Connecticut aerospace companies make connections to Paris Air Show

Connecticut aerospace companies make connections to Paris Air Show

In the shadow of a defense and aerospace merger, which is one of the largest transactions of the year, Connecticut manufacturers have reached Paris for a yearly international air show, from global international giants to a major industry meeting for companies for factories. family

The state's Economic and Community Development Department has promoted 11 companies through Monday, Sunday during this event, which would encourage small businesses, which would not otherwise be possible to participate.

Others will also be included, but the state, in the past, will connect the Connecticut booth to claim state industry in which this event is expected to attract around 2,500 exhibitors from 48 countries.

United Technologies Corp announced last week that it will merge with Waltham, the Defense Contractor located in Mass, with Raytheon Company, making an aerospace and defense giant that is expected to generate annual sales of $ 74 billion. It is likely to spread through a series of manufacturing suppliers.

Doug Folsom, chief executive of Whitcrack Group, producer of nickel-titanium alloy parts from Eastford for UTC jet engineer Pratt & Whitney, said that the Raytheon deal could create opportunities for some companies to combine supply chain.

"You can change the scenario by creating a more competitive supplier," he said.

Greg Fadel, Vice President of Sales & Marketing, at a DRT aerospace company in Dayton, Ohio, with many sites in Connecticut, said that UTC-Raytheon agreement provides the aerospace providers the opportunity to take advantage of the defense work experience.

The DRT, which build components for Pratt & Whitney, General Electric Co., and Sikorsky, expanded into Meriden and Winsted and bought a company in East Hartford. The Paris Air Show presents an opportunity to be better known.

Fidel said, "As we grow, it is important for us to be relevant in the market and this is part of our strategy."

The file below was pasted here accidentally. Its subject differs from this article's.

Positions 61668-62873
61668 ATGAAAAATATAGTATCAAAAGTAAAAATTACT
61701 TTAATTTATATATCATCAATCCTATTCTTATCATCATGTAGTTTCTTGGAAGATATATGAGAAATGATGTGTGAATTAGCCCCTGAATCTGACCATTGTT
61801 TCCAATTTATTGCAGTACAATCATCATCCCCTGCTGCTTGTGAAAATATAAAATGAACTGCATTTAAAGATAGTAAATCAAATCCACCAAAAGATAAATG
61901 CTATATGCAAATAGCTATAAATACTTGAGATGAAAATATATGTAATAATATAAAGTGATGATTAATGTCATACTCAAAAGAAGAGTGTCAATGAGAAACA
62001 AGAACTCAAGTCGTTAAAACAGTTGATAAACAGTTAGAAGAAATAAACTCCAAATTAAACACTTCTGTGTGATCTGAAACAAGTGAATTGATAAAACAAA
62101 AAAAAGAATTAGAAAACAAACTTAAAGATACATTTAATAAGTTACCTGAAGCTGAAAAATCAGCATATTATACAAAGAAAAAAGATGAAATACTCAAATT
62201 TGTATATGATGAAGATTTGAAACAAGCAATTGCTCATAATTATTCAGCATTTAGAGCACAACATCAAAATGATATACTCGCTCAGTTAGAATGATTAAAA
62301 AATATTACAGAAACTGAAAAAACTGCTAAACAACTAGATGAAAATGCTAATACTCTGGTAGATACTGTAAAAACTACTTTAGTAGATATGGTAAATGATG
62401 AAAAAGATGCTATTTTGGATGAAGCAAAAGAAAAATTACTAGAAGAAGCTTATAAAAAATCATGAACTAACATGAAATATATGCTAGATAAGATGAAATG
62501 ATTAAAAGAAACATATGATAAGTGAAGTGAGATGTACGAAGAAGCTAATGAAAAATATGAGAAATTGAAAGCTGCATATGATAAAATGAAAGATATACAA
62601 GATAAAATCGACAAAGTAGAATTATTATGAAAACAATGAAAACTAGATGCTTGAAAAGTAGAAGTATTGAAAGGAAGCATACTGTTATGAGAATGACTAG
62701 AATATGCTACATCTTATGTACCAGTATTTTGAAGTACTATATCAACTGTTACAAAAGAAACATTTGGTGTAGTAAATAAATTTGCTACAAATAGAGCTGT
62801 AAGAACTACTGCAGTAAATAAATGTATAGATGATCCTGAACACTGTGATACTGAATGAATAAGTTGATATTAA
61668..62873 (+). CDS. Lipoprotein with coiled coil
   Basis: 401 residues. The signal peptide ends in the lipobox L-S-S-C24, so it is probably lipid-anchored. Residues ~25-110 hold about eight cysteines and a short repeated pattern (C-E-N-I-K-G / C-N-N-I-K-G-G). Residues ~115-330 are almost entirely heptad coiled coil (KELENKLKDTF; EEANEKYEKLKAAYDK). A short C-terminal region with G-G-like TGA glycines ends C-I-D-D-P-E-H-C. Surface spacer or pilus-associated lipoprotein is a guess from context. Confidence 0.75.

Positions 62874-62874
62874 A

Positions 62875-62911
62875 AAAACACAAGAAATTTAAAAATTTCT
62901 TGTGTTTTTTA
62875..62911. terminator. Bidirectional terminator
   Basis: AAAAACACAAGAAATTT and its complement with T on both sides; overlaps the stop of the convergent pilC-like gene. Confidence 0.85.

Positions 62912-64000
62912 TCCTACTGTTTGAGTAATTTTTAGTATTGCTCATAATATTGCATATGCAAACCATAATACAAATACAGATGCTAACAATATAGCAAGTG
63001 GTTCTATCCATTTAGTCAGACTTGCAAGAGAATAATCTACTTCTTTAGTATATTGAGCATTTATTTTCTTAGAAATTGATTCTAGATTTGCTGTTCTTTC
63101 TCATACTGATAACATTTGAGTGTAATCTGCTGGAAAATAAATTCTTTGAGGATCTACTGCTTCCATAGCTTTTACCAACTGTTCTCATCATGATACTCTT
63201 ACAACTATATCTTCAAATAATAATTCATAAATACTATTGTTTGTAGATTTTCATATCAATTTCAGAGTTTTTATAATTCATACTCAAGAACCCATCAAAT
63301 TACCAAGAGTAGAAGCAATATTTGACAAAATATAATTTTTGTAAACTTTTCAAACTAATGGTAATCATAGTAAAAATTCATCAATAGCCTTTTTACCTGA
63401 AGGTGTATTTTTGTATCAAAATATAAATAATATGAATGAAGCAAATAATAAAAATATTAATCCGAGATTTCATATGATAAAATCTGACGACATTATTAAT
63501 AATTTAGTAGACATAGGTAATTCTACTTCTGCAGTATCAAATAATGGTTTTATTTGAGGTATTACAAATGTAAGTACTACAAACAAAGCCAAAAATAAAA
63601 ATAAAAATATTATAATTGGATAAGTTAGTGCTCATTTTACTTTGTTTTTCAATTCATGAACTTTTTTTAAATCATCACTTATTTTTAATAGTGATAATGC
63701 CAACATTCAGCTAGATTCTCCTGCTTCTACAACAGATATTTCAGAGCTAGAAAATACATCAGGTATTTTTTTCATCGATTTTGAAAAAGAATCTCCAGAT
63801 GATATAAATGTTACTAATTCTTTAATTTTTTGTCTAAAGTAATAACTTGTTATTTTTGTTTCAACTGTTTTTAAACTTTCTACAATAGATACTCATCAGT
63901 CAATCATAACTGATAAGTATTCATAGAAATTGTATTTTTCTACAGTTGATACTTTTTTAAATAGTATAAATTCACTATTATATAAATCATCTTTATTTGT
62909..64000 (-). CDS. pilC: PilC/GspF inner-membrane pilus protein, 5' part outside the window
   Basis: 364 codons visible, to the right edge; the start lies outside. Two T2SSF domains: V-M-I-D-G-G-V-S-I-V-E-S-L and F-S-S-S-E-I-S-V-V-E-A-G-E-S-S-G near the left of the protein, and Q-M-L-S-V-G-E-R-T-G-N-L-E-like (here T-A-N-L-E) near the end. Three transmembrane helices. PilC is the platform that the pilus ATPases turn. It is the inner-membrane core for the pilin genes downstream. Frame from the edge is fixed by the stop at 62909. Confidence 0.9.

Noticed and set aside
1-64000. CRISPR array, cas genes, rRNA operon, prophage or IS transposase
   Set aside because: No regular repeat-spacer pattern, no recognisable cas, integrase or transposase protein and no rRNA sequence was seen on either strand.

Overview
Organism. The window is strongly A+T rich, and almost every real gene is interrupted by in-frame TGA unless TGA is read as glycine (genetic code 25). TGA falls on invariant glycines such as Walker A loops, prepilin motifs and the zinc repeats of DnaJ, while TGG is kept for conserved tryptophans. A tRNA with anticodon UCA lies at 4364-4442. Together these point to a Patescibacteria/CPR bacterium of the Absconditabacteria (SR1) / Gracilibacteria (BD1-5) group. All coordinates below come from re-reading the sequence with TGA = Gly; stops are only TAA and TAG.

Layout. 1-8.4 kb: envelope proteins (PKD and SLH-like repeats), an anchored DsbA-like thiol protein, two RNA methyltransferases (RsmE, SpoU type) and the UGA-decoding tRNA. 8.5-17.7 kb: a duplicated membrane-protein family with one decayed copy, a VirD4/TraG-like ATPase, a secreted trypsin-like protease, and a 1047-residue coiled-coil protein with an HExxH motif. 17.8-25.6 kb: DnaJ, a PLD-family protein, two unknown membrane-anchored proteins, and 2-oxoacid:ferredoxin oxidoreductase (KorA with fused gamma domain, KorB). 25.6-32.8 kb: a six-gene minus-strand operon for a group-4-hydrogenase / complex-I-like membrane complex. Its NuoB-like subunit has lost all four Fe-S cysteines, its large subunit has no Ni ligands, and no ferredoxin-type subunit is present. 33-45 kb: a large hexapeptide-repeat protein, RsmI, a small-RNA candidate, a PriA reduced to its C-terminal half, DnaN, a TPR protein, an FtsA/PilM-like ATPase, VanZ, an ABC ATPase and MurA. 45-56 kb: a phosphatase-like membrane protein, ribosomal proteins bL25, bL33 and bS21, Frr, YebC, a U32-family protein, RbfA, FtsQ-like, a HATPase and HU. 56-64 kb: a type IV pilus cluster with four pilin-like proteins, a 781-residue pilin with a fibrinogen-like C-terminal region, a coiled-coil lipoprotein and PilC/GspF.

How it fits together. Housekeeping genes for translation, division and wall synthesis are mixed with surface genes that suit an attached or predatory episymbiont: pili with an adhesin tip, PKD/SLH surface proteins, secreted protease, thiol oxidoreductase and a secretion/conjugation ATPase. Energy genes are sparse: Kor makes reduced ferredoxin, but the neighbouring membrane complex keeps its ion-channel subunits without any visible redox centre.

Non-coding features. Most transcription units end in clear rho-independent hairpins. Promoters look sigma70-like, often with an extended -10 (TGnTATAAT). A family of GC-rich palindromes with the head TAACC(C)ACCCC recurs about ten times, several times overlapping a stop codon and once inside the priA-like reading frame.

The producers are gathering in the air show while the aerospace business is booming. The commercial aerospace sector is growing in response to the rising passenger demand of airlines in Europe and Asia and the high spending of the Pentagon, which is increasing the production and sales of military engines.

Beatrice Gutierrez, Executive Director of the Business Development Office of the Economic and Community Development Department, said the state would spend $ 100,000 for the situation.

He said that this is a good investment, citing a report of manufacturers of $ 19 million in sales of 18 months to two years after an air show recently. "It's a great platform to build contacts and expand sales," said Gutierrez.

In addition, the state uses its approach to recruit companies for Connecticut. He said that after contacting the state on an air show, New England Airfuels Products Inc. was brought to Connecticut. The manufacturer of farm turbine products was established in Farmington.

Daniel Clerie, director of business development for Rotac, Box, Axel, and other products, EDAC Technologies, said that pending orders for the orders of the engine "are at an all-time high level."

Typically, companies will get the new business after eight to 12 months after making contact with the air show. "It depends on the urgency of the program," said Clary.

The Whitcroft Group is expanding, which is announcing the acquisition of aircraft engine components manufacturer, MAI of LA International and Arizona operations.

Whitson said 300 employees have been added in the past year, with 200 acquisitions, for a total of 1,000 workers, Folsom said.

"Many companies are talking about how they are going to grow," he said. "It's really so good that the companies are working now that they are in full production."

At the fair, small businessmen like Boeing, Rolls Royce, GE, UTC, and Airbus have access to global manufacturers.

He said that Honey Nemeth of Zonal Laboratories, meridian manufacturer of bonded metal, bond metal, and composite materials, which has been a supplier of Pratt & Whitney for decades, can help win business with Raytheon.

Nemeth said that the Air Show gives a global presence to the family company.

"We use Paris Airshow as a revelation, to see how big the industry is," he said.